He also loved to dig in his grandfather’s yard to unearth arrowheads.
But the history that most ignites his passion is worlds away from the characters, artifacts and structures of colonial America. Ironically, his first exposure to the topic came at the very colonial College of William and Mary from professor Roger W. Smith, an internationally renowned scholar of genocide.
“Genocide is history with relevance. Genocide is history with meaning. Genocide is playing out before our very eyes. Roger always told us, and I pass this down to my students, that genocide doesn’t end. The implications pass down through the generations,” says Bowers, director of NIU’s Genocide and Human Rights Institute.
“I want my students to learn that we can’t allow these things to go on with moral impunity. We have to do something now. We can’t wait 30 years,” adds Bowers, who came to NIU in 2002. “In my classes, we really try to get at what causes these things and what we can do to stop it. My whole goal is to put myself out of business.”
And so his classroom is not typically one of lectures – although there are some – but a boiling cauldron of conversation and debate. He mixes caring with “a willingness to not see myself as the person who knows everything but who wants to work with the students to develop knowledge.”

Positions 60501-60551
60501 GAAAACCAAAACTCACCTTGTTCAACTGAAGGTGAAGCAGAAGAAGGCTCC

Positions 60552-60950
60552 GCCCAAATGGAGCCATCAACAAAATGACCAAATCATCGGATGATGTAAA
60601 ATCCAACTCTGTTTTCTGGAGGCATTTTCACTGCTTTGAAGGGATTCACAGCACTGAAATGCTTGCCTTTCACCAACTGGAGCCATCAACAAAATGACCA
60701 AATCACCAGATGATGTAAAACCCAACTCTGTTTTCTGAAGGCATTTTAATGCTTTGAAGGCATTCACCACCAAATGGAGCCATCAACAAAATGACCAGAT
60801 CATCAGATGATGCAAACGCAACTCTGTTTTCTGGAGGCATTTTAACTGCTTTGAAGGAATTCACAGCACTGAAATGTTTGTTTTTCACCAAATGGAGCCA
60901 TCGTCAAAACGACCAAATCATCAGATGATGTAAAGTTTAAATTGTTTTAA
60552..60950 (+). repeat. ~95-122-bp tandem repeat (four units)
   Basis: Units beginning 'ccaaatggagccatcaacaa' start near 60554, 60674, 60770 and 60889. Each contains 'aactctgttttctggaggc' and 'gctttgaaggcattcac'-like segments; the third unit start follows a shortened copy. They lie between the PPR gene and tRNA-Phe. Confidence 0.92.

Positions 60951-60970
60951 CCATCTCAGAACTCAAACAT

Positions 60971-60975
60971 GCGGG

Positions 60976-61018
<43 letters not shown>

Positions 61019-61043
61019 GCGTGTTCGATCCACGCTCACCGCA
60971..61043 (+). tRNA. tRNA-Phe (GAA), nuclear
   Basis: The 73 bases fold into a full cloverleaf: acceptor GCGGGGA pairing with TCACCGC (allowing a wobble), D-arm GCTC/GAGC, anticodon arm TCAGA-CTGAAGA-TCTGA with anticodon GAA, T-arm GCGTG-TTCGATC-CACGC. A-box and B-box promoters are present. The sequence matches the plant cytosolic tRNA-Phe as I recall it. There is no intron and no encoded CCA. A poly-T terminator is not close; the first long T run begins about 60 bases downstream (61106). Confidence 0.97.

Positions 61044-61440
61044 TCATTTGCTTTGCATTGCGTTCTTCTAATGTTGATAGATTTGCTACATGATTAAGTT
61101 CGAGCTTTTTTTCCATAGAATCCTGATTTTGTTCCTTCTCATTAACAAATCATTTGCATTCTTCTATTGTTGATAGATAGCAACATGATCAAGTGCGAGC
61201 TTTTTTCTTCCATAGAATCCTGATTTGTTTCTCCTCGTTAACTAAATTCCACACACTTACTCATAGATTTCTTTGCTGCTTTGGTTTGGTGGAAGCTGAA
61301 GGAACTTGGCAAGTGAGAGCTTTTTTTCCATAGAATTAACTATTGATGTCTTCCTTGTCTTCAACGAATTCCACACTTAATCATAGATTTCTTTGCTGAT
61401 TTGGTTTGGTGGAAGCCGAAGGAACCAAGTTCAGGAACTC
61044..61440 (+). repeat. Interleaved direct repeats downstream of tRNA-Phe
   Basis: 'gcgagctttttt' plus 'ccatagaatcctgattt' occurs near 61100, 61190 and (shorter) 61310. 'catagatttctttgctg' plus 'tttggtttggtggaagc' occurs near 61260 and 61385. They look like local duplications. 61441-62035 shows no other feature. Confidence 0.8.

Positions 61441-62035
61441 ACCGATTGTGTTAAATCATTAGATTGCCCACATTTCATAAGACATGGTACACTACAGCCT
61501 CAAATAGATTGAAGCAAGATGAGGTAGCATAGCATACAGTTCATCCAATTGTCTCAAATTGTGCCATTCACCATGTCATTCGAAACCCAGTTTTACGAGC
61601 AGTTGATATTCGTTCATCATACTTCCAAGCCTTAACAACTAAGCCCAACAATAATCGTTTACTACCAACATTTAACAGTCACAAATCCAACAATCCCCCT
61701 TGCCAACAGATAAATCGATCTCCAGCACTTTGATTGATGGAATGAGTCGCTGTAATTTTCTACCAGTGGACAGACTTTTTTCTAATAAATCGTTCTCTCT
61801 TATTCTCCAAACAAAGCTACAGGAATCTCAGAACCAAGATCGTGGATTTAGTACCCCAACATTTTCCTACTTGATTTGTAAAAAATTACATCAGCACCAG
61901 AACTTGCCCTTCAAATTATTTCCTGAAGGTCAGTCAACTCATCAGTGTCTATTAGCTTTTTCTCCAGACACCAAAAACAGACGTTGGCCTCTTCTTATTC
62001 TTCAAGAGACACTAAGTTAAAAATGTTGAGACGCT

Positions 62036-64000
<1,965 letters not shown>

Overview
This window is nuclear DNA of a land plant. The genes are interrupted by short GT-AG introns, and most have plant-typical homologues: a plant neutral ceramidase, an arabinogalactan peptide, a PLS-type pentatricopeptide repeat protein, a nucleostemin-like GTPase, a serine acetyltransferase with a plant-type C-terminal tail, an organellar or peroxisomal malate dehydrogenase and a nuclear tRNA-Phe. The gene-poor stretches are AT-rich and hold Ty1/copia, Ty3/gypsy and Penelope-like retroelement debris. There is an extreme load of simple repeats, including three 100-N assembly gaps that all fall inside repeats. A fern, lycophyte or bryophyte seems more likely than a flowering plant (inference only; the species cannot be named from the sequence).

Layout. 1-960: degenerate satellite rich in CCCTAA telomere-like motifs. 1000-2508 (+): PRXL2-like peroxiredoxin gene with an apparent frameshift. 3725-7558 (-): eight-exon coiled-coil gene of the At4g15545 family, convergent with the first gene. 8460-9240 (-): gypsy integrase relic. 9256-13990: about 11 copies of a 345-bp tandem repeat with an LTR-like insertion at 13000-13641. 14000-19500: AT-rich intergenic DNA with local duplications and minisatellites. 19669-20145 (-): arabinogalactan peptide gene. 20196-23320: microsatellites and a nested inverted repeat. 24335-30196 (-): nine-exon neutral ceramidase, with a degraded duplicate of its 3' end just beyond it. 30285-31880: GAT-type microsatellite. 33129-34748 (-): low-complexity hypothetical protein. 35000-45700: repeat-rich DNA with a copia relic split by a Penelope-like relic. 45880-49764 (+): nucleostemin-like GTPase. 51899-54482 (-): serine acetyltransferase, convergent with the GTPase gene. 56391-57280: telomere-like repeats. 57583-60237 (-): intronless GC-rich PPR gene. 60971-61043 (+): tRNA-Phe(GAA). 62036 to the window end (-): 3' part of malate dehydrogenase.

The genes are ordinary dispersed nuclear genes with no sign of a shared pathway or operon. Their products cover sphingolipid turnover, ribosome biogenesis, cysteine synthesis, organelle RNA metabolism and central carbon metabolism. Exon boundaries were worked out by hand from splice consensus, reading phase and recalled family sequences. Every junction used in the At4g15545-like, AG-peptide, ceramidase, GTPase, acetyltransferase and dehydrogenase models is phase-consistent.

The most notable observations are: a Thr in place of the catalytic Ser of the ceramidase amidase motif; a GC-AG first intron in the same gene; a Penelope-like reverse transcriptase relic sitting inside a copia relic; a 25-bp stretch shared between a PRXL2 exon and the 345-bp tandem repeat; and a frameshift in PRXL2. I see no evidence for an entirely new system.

Rather than recite dates, places and events, Bowers sees his role as setting match to kindling and tending to the fire as it grows. It’s the significance of history that makes it important to learn, he says, and he’s successful when students acquire “an understanding to carry with them.”
“I try to present a thesis for every class. I like the exchange with students. I like to see them exposed to new ideas and thoughts, and think through some of the issues and challenges. I like to see that develop, especially on controversial topics, because they’re still formulating their opinions,” he says.
“When there aren’t questions, and when there aren’t any challenges, then I haven’t made them think. I haven’t given them a reason to be there.”
Student Shay Galto, NIU’s current Lincoln Laureate, praises the Bowers system.
“Being a relatively shy student, I was initially terrified by his policy of encouraging students to critically analyze material as well as actively engage in discussion. This fear quickly diminished as Dr. Bowers established a classroom filled with trust and maintained an all-inclusive environment,” Galto says. “Our classroom education provided a base for critically analyzing what we were learning and a stepping stone for creating change in the world.”
Bowers also finds great lessons in classroom discussions.